NOW AVAILABLE The draft of my book on Organizational Intelligence is now available on LeanPub Please support this development by subscribing and commenting. Thanks.

Saturday, July 4, 2009

Walking in my son's shoes

This week my 15-year-old son has been doing "work experience". A lot of new experiences for him: travelling into Central London on his own; spending the day with adults he hardly knew; a much longer day than a normal day at school, with an entirely different rhythm of work.

One lunchtime he met a schoolmate along the street, who was doing his work experience at a hospital in another part of London. (His father is a doctor.)

My first thought was: how unlikely is that? I have been to Central London many thousands of times, and I have hardly ever met people I knew in the street. (Not counting people working in the same building or heading for the same event.)

But not so fast. The streets are full of people, but most of them are adults. Although there are lots of kids on work experience this week, these only amount to a tiny fraction of the total street population. Some more perceptive adults may notice that there are more kids around than usual; meanwhile the kids possibly pay more attention to each other than to the adults. So if there are two 15-year-old boys in a crowded street, they are perhaps more likely to see each other than two 45-year old men would. Just a theory, but it would help explain the improbable event of my son's meeting his schoolmate.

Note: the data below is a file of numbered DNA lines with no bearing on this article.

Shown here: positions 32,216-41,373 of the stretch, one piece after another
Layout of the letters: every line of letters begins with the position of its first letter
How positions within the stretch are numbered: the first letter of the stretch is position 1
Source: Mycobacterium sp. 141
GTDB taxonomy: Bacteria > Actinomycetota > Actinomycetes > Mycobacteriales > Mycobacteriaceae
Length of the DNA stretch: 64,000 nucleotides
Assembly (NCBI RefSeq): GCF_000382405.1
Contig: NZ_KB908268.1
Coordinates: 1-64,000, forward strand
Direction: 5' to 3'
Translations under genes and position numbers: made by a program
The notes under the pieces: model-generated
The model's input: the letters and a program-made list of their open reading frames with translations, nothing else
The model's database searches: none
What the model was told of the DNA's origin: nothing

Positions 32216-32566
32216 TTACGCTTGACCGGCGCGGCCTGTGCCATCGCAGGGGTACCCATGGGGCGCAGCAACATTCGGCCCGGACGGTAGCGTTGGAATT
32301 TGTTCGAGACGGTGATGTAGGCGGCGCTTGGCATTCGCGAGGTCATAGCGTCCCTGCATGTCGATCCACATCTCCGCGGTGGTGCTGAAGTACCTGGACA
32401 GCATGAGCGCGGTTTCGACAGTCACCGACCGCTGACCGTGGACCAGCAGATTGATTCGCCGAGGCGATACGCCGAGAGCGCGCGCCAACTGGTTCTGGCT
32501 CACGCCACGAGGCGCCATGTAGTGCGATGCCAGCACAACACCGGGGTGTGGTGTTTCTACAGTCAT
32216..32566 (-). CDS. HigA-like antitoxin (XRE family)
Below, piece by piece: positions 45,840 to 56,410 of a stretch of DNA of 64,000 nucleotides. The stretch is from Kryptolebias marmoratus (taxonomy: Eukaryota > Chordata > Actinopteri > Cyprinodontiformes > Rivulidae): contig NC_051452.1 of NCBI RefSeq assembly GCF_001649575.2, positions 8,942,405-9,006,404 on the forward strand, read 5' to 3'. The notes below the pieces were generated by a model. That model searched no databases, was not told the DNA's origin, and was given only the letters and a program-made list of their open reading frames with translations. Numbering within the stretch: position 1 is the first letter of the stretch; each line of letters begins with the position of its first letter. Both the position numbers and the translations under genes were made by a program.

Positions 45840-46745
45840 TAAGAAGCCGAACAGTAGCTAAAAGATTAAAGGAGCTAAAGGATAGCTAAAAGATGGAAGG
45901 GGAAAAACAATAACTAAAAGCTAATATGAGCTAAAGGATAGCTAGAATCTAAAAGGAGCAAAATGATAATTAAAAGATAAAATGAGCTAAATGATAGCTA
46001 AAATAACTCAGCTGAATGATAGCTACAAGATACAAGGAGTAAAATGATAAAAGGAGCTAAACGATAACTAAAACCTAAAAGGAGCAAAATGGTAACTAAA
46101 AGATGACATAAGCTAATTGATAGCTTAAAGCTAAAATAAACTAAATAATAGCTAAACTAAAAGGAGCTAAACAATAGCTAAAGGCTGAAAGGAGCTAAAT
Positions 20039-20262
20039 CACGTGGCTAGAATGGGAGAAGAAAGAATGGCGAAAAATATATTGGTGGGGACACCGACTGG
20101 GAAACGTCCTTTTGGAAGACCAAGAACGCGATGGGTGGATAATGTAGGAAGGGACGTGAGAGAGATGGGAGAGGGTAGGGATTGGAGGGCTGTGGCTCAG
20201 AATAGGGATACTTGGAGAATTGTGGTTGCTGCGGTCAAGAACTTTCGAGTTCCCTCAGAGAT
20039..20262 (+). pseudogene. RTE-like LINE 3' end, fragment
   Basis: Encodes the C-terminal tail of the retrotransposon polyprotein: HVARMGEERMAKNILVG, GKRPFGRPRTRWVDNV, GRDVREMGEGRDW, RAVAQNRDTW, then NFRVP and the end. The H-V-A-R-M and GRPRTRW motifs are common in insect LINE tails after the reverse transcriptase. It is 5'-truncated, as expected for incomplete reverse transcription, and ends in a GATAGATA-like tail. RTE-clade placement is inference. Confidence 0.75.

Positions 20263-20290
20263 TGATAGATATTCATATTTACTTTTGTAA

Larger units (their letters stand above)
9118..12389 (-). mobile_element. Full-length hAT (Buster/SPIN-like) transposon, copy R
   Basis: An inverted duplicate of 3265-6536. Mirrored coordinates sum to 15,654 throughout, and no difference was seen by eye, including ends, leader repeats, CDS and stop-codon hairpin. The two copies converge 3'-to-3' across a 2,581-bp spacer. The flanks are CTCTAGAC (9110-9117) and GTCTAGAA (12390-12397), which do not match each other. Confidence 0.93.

Of course, we don't always have to find an explanation for something just because it seems unlikely. But an unlikely event often stimulates this kind of enquiry. Note how my hypothesis required me to creatively imagine how a crowded street in Central London might look to my son.

Perhaps more generally, people who have something in common (born in the same village, similar vices, or whatever) have a higher than random chance of meeting in a crowd. Or it might be that we only remember those meetings that have a greater significance. Fiction often picks out such meetings, and some authors build elaborate plots around unlikely coincidences; but we may not wish to take fiction (or human memory, which is sometimes barely distinguishable from fiction) as a reliable guide to the significance of everyday life.

No comments:

Post a Comment